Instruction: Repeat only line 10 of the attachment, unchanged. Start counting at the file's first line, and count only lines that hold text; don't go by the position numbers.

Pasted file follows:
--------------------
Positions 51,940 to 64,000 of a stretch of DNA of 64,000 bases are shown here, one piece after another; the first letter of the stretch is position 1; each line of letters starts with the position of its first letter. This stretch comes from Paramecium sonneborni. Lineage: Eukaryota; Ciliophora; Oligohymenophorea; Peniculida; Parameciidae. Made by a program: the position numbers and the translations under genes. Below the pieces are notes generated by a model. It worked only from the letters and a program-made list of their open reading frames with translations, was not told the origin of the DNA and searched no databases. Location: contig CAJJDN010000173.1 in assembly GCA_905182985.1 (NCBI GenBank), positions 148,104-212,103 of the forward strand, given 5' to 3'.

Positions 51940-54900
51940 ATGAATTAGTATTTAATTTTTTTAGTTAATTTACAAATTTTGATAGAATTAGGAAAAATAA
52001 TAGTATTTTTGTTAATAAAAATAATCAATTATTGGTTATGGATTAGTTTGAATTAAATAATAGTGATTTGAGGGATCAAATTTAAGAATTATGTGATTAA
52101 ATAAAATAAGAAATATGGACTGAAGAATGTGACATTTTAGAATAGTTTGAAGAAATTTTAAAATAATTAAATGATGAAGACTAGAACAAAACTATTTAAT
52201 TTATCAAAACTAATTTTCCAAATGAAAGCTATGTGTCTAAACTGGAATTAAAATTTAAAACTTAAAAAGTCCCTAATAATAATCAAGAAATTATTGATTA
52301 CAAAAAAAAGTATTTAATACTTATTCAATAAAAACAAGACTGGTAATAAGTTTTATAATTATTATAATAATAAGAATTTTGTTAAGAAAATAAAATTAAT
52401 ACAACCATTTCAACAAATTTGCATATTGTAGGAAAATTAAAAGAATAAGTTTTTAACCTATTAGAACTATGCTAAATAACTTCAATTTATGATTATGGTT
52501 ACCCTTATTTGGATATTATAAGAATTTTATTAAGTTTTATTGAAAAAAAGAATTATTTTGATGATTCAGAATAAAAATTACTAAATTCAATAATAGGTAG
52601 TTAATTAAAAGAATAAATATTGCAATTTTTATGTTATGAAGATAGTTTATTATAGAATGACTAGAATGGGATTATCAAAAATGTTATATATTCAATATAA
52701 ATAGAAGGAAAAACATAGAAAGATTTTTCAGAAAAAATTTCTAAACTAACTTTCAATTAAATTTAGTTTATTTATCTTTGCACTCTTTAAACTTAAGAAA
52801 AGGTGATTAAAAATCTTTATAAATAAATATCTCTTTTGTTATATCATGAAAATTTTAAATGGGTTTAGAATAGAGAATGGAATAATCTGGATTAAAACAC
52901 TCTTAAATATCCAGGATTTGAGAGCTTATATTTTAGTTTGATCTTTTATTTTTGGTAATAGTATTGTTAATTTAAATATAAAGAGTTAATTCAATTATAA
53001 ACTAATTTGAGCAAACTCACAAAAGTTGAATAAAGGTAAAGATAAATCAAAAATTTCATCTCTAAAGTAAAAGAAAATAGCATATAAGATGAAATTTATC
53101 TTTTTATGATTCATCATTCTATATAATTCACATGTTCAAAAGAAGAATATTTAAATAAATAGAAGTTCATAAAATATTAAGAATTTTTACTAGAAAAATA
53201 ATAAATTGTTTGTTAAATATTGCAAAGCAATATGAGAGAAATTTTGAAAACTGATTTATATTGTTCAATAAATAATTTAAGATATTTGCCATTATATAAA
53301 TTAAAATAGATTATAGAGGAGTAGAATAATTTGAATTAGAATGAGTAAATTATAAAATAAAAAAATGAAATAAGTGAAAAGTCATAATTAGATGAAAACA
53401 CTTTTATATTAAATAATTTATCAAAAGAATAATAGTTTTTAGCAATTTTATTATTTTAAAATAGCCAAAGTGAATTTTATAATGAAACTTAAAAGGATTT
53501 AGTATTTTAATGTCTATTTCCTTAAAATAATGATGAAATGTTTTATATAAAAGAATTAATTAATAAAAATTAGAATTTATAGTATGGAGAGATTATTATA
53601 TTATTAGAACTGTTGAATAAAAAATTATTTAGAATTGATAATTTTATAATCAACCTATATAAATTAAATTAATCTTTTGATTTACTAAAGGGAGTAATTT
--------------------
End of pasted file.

52601 TTAATTAAAAGAATAAATATTGCAATTTTTATGTTATGAAGATAGTTTATTATAGAATGACTAGAATGGGATTATCAAAAATGTTATATATTCAATATAA